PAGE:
In the case of type 1 diabetes, the majority of cases involve children below the age of ten, although it can affect people of any age. For type 2 diabetes, the causes tend to be lifestyle-related, with obesity one of the key risk factors.
As with type 1, type 2 diabetes can manifest itself in numerous ways and affect many different types of people. “In type 2 diabetes, although you produce insulin resistance, which is related to obesity and genetics and those kind of things, the point is you will have whole range of people,” explains Dr Farooqi.
He refers to how he believes that the five new categories simply underline the importance of making sensible lifestyle choices to avoid type 2 diabetes. “If you look at what has been described, it reiterates the fact that the preventable thing, which is obesity, plays a very important role in the disease and if we take the right measures, in terms of diet, exercise and early diagnosis, then we can make a significant impact. As yet, the genetic aspect is not something we can change so the stress should be on the lifestyle modifications.”
Dr Farooqi defines the Scandinavian idea of five types of diabetes
1. Severe autoimmune diabetes
This is typical type 1 diabetes where the immune system is attacking and the fight is at a high level during the beginning and in a short span of time, the patient will move on to insulin.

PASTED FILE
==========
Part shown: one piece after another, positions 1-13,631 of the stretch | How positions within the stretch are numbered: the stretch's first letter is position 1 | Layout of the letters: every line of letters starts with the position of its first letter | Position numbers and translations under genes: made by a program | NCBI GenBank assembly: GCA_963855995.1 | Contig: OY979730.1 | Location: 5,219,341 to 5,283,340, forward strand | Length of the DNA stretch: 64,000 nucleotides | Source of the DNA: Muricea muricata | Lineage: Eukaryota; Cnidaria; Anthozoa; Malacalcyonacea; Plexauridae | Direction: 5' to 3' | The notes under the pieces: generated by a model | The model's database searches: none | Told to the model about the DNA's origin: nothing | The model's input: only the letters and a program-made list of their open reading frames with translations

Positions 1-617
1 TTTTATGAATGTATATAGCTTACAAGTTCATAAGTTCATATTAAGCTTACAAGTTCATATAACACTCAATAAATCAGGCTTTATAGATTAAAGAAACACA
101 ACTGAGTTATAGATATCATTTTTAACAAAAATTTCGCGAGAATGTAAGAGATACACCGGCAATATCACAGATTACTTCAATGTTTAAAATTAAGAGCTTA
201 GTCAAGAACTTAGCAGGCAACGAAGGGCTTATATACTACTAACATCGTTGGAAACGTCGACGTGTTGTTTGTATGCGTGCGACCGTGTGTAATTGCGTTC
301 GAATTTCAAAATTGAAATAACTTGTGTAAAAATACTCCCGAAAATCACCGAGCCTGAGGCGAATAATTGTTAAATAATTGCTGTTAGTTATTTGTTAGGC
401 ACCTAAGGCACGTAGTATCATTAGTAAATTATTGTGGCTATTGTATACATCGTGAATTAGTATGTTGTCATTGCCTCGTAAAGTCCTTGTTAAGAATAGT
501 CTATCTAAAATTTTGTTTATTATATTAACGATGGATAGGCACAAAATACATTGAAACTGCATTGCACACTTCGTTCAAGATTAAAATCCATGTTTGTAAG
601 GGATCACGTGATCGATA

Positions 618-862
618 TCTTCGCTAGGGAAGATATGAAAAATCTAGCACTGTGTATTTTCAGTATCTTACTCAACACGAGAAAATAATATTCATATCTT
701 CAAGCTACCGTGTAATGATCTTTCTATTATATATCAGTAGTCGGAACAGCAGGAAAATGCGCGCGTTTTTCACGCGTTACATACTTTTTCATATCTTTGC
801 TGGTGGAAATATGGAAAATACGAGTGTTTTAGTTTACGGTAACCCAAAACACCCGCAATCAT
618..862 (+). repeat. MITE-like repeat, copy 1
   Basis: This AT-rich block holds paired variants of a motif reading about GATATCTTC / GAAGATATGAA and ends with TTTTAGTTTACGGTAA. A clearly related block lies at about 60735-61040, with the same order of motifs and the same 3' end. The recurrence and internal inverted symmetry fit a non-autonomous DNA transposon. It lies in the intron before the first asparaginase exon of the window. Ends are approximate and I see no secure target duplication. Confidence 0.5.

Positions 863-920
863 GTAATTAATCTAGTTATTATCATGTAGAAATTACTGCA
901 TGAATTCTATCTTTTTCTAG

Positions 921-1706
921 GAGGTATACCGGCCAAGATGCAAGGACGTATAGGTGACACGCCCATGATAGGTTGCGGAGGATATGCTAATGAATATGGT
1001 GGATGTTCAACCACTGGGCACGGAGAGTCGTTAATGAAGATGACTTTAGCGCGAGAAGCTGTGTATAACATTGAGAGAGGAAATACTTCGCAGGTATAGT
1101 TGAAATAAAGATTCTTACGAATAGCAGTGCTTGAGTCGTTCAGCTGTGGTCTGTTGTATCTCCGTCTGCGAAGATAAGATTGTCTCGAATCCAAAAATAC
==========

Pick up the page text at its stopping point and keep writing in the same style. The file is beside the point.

2. Severe insulin-deficient diabetes
This is similar to severe autoimmune diabetes. However, in these patients we cannot find the reason why their insulin-producing cells went away. Here we can see that there are no insulin-producing cells but we cannot see that the antibodies are present.
There could be a number of reasons. There must be a mechanism for why the insulin producing cells die. It could be another antibody or it could be that cells are coming from outside and killing them off. We don’t even know if it’s something internal to the cells or something external.
3. Severe insulin-resistant diabetes
These are the cases where you may see symptoms such as obesity, and the patient is experiencing insulin resistance. It’s caused by whatever led to the obesity and on top of that, they have a genetic predisposition to type 2 diabetes. In this case, the insulin is not allowed to do its job because the body is resistant. It is the most common form of diabetes.
4. Mild obesity-related diabetes
Here the patient is less affected than they would be with severe insulin-resistant diabetes. This person is not as overweight as people suffering from severe insulin-related diabetes are and they do not display the same severity of symptoms.
5. Mild age-related diabetes
These people generally don’t have a severe form of diabetes but their age is older. Typically, the age bracket for type 2 diabetes is 30 to 40, when people are not that active and are putting on weight.
However, for mild age-related diabetes, they have the same symptoms except it’s not in their thirties or forties, it’s in later life. A study found that 40 per cent of people in their seventies and eighties suffer from this type of diabetes.
Nevertheless, different parts of the world have different activity levels and different diets. In the Scandinavian population, it may not be 40 per cent.